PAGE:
Behaviors That Develop Mutual Trust and Its Association with Job Satisfaction


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Virginia Tech


The purpose of this study was to use quantitative data to answer the overarching question, what behaviors develop mutual trust, and what is its association to job satisfaction? This study expanded on the research of Tschannen-Moran, considering mutual trust and job satisfaction. Using quantitative research, the researcher considered the five constructs of trust originally identified by Hoy and Tschannen-Moran to determine what behaviors are needed on the part of the principals and teachers to develop mutual trust and if there is an association between mutual trust and job satisfaction.

The quantitative data were collected from four schools in a medium-sized rural school division in Virginia. Survey questions were developed with the five constructs of trust from Tschannen-Moran's research as the foundation and provided information on principals' and teachers' behaviors. Most questions were formatted to use a 5-point Likert scale; however, two open-ended questions provided more specific information on behaviors needed to develop mutual trust. Through analysis of the data, the researcher found that the development of trust is primarily the result of the behaviors of the principals. Further, there are differences between the perceptions of principals and teachers regarding behaviors needed to develop trust.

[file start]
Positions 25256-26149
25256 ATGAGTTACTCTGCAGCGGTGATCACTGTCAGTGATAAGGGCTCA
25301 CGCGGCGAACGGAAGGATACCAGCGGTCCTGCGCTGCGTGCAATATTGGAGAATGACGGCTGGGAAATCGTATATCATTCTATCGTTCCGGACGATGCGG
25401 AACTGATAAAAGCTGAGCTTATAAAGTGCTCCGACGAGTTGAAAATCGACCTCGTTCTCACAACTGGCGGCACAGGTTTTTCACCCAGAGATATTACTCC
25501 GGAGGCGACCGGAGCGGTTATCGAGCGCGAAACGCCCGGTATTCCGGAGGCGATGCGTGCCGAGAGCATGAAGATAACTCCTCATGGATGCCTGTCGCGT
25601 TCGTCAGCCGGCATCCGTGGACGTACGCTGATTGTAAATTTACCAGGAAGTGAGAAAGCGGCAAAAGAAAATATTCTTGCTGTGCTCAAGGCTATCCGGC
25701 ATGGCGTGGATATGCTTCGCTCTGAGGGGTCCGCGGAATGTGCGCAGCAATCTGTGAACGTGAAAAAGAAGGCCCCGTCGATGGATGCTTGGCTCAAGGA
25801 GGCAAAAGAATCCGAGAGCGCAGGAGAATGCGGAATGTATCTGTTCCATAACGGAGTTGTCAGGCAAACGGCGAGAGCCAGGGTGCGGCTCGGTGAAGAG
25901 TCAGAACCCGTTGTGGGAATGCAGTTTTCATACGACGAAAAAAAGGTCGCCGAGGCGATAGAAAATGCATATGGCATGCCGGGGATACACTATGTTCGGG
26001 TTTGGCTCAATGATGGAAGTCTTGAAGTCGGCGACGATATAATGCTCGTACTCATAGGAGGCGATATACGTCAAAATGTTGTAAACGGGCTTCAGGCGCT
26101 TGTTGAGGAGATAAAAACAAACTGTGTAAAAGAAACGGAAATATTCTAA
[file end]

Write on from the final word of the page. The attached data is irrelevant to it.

This information is helpful for future educators, both principals and teachers. As part of an individual's preparation for a career in education, it is beneficial for them to have some understanding of how to develop a trusting relationship in a school between a teacher and principal. Current administrators need to understand if there is an overall culture of trust in the school they lead, and if not, where the gap in trust is.



principal, teacher, trust